Don't forget about self care.
I am not high-maintenance in the bathroom. I'm a lover of dry shampoo, hater of face make-up. Before children were my alarm clock, I would leave myself 15 minutes to roll out of bed and sort of work with whatever was going on that morning. And I suppose that's the luxury of being 16 or 18 or even 21. You can get away with it when you're creeping further into your twenties. Somewhere around 26, I think I decided that might not always cut it any more.
Hmm. Let's see. 26. Did I have a major life event at 26?
Ah yes. Since becoming a mother, my once shirked bathroom time has become sacred and holy alone time, amen. Peeing on your own is a major accomplishment. But carving out some time in front of the mirror where you don't share your makeup? Or finishing a shower, even SHAVING YOUR LEGS all the way up? Those are celebratory events. And after children, as my face and body transformed and I tried to gracefully accept wearing life on my skin, I started to pay a little closer attention.
But this post isn't about a beauty regimen. It's not about preserving your outward beauty or the look of youth. It is about self care, and how, as women age, we allow this practice to take the back seat to a million other things. We tell ourselves that it doesn't matter or that we're being sacrificial or that it's not worth it.
It is worth it. It is worth it to do something that makes you feel beautiful. It is worth it to create boundaries of space and time, finding some of both that are yours and yours alone, where you can do something that's just for you. It is worth it to realize that when you are feeling your best, you respond to others with your best. Self care isn't vanity--it's the pursuit of excellence for yourself as much as it is for what the world sees.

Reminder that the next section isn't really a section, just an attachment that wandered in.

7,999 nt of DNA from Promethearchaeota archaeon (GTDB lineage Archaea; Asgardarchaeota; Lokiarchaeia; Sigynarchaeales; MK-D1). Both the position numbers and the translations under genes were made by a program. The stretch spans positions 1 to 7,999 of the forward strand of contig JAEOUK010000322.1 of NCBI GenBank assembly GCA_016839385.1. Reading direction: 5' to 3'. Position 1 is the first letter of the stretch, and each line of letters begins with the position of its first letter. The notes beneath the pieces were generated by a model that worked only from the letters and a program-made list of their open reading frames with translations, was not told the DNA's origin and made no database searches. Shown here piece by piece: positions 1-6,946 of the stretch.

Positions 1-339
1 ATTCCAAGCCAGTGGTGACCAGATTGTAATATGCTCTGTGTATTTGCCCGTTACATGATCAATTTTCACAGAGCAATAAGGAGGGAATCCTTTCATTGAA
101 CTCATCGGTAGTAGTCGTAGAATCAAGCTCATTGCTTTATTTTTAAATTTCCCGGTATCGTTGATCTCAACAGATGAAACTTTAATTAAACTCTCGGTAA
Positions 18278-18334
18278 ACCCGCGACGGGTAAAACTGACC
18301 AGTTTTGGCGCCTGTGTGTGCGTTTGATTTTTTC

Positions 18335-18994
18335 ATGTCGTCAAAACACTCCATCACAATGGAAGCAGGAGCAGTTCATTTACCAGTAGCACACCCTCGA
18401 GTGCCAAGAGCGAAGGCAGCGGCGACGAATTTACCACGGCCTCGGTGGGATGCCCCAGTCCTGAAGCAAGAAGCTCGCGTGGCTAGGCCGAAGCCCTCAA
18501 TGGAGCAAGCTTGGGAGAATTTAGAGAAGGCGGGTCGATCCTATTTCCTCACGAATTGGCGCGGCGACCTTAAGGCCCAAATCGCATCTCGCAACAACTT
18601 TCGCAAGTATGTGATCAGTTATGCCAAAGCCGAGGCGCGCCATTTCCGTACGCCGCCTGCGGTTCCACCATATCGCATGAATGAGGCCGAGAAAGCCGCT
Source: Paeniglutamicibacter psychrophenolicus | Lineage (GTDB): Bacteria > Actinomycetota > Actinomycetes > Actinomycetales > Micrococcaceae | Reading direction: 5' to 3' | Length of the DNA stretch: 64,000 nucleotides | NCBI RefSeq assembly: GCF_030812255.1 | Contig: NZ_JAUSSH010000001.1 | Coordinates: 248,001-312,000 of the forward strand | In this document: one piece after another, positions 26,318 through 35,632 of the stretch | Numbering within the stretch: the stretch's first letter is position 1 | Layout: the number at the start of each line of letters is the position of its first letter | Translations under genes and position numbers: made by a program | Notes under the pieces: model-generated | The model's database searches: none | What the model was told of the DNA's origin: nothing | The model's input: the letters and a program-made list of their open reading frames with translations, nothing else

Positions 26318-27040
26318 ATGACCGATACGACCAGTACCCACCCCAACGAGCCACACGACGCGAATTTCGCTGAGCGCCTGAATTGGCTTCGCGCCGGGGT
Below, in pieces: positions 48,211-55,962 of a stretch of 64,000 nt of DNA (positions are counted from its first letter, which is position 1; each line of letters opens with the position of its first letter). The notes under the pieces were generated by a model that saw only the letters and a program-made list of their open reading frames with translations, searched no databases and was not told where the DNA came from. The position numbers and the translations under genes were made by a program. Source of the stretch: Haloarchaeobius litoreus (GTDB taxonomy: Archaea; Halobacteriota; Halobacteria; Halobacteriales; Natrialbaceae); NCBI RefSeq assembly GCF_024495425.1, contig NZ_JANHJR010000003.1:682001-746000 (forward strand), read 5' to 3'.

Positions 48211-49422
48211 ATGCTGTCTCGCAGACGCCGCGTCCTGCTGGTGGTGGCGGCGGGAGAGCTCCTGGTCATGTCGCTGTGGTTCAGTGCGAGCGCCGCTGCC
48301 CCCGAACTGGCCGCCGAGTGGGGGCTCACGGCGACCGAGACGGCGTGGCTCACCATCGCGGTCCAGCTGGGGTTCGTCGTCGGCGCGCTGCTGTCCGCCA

I'm also not just talking about your face or your hair. To me, those things are important because I want to feel confident. I want to know that I've taken care of myself. I splurge on my favorite lotion because I love how it makes my skin feel. I run a bubble bath most Sunday nights to unwind and detox my body. But for me, self care also [greatly] includes the caring for my psyche. I'm an emotional mess sometimes, guys. Self care extends beyond the products I use or routines I adhere to, and it demands I also use some of that alone time to quiet my heart and sort through my head.
It's weird to get older and have to think about things like how many times in a week you can reasonably eat ice cream; or that you need to remember to use toner after you wash your face; or that you can't keep going from thing to thing to thing without stopping. It's one of the hard parts about aging, one of the few things about thirty that I wasn't looking forward to. Still even though it's an adjustment, it's a good one. Strange as it seems, this one was one of my most valued 29 lessons. It's not any deep epiphany; it's really pretty basic. But it is the important realization that no matter what phase of life I'm in, I matter, in all aspects. I should care for myself so that I'm at my best for my family and friends, yes; but mostly, just because I'm me, and that's worth nurturing.